If anyone was worried that the much-belated move to raise the debt ceiling was an indication that fiscal sanity was taking hold in Washington, they can put those fears aside. The Federal Aviation Administration continues to be held hostage by House Republican leaders who appear to hate unions more than they care about air passenger service and the U.S. economy.
For those who hadn't taken notice of the dispute — admittedly, that's not too difficult considering the magnitude of other recent events — the FAA brouhaha reveals Congress at its most self-destructive (next to the debt ceiling debacle, that is). Because the House adjourned this week without approving FAA funding, 4,000 agency employees will spend the month on furlough, and thousands more private sector workers will sit idle.
But wait, it's worse than that. The partial shutdown means certain passenger taxes won't be collected and that will cost the federal government $25 million each day for a grand total of at least $1.2 billion before Congress reconvenes in September.
Dozens of construction projects have been halted since July 23 including work on a radar system at Baltimore-Washington International Thurgood Marshall Airport. Other Maryland companies have been hit hard and none more so than Lockheed Martin, which has been engaged in a $619 million contract for software, maintenance and engineering with the FAA.
Altogether, the work stoppage is having an impact on 24,000 construction workers and as many as 46,000 more engaged in support services for those various projects for a total of about 70,000, according to theU.S. Department of Transportation.
So what could possibly have been so crucial that Congress would throw such an enormous monkey wrench into an already-shaky U.S. economy? Last year's ruling by the Democratically-controlled National Mediation Board that makes it easier for unions to organize employees of railroads and airlines.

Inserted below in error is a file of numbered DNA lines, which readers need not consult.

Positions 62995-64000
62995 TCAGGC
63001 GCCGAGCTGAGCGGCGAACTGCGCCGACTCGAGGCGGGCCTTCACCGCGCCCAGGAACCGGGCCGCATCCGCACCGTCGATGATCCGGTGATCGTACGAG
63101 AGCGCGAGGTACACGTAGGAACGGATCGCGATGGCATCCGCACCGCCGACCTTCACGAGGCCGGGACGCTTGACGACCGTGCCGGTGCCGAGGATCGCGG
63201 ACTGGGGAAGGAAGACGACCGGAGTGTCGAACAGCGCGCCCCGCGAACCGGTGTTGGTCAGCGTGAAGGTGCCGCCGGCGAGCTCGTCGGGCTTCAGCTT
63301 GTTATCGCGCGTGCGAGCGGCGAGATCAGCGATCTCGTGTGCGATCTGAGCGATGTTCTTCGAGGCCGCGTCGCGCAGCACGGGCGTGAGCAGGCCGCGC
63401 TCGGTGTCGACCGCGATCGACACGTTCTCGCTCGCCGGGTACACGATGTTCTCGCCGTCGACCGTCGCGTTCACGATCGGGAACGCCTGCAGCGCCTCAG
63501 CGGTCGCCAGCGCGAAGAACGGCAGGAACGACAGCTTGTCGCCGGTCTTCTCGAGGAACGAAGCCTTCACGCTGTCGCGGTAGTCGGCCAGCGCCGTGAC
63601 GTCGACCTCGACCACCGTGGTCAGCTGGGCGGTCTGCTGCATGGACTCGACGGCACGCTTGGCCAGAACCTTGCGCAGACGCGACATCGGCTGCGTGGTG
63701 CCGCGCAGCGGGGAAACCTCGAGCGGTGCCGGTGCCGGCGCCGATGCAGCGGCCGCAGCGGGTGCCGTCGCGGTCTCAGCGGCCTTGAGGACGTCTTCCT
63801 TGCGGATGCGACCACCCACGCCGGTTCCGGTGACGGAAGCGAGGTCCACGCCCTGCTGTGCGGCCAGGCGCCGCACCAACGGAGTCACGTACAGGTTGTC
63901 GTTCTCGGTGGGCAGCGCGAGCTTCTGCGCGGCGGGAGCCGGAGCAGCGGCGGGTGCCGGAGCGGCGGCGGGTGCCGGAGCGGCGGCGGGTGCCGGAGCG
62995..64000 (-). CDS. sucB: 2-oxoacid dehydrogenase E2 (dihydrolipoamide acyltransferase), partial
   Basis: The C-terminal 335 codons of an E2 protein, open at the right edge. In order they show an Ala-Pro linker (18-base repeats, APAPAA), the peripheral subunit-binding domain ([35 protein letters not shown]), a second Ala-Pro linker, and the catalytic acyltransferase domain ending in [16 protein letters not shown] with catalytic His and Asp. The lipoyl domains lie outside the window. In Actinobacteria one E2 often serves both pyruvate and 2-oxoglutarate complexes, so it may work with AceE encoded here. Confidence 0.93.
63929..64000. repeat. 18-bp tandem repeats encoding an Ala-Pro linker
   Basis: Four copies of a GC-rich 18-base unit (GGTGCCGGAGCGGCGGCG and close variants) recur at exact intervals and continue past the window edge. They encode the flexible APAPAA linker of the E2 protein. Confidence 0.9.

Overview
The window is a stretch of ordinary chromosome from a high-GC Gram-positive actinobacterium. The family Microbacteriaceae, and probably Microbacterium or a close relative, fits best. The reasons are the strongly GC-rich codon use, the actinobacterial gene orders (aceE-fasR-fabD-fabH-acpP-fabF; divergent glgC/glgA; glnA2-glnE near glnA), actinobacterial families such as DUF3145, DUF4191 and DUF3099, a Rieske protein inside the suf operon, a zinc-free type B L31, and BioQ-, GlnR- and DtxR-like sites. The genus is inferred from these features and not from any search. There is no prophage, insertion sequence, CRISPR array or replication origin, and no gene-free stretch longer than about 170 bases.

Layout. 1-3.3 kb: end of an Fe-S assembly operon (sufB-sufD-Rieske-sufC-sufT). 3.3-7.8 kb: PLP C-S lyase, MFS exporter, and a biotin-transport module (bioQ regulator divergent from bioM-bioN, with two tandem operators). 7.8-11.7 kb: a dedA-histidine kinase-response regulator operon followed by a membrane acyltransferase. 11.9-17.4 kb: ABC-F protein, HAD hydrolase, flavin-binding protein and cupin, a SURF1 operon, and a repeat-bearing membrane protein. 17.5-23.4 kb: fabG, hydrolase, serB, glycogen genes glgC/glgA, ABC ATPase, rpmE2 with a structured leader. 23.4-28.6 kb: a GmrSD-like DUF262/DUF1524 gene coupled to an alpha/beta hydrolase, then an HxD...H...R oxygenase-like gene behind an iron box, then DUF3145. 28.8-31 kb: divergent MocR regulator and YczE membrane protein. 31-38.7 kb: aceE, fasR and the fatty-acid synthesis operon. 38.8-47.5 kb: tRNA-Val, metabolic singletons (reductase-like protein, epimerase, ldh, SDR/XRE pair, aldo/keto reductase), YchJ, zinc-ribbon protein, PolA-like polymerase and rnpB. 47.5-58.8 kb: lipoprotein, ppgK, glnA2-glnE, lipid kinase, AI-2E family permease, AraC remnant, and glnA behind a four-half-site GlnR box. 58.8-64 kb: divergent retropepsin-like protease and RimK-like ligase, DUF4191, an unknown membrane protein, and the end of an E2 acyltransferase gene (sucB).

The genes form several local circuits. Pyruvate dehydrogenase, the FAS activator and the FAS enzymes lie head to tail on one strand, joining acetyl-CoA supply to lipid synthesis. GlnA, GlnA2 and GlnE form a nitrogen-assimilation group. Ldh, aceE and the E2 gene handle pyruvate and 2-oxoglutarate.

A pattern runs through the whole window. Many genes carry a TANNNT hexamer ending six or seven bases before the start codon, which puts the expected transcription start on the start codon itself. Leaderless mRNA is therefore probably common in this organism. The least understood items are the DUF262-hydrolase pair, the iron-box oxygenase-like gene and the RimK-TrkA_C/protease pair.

Under the board's decision, votes over whether to be represented by a union would be determined by a majority of those voting in the election instead of requiring a majority of all employees (a policy that, in effect, meant those not voting were automatically counted as casting "no" votes).
That hardly seems cataclysmic. But Republican leaders in the House find it so distasteful that they'd throw away hundreds of millions of dollars in tax revenues and idle thousands of hardworking Americans who just want to earn a living.
While air traffic controllers remain on the job as "essential" employees, there's bound to be some negative impact on air safety from all this neglect. New radar systems and improved runways are developed for a reason, after all, and Congressional inaction is only going to delay those badly needed upgrades.
Of course, it's not as if Congress has treated the FAA responsibly in the past either. Since 2007, the agency has been paid for through 20 temporary funding extensions without an agreement on an actual budget.
And in case anyone thinks the dispute is anything but political, Rep. John Mica, the Florida Republican who chairs the House Committee on Transportation and Infrastructure, has added an extra dig: Holding up funding for Essential Air Service. That's a federal program that subsidizes travel to remote areas like those represented by certain key SenateDemocrats.
After the debt ceiling debacle, the American public ought to have no patience for such partisan shenanigans. The nation's welfare, its air safety, infrastructure and economy, ought to trump political self-interest. The agency's mission to ensure the safety of civil aviation is too important to be treated so irresponsibly and the country's unemployment rate is too high to so willingly put so many thousands of Americans out of work.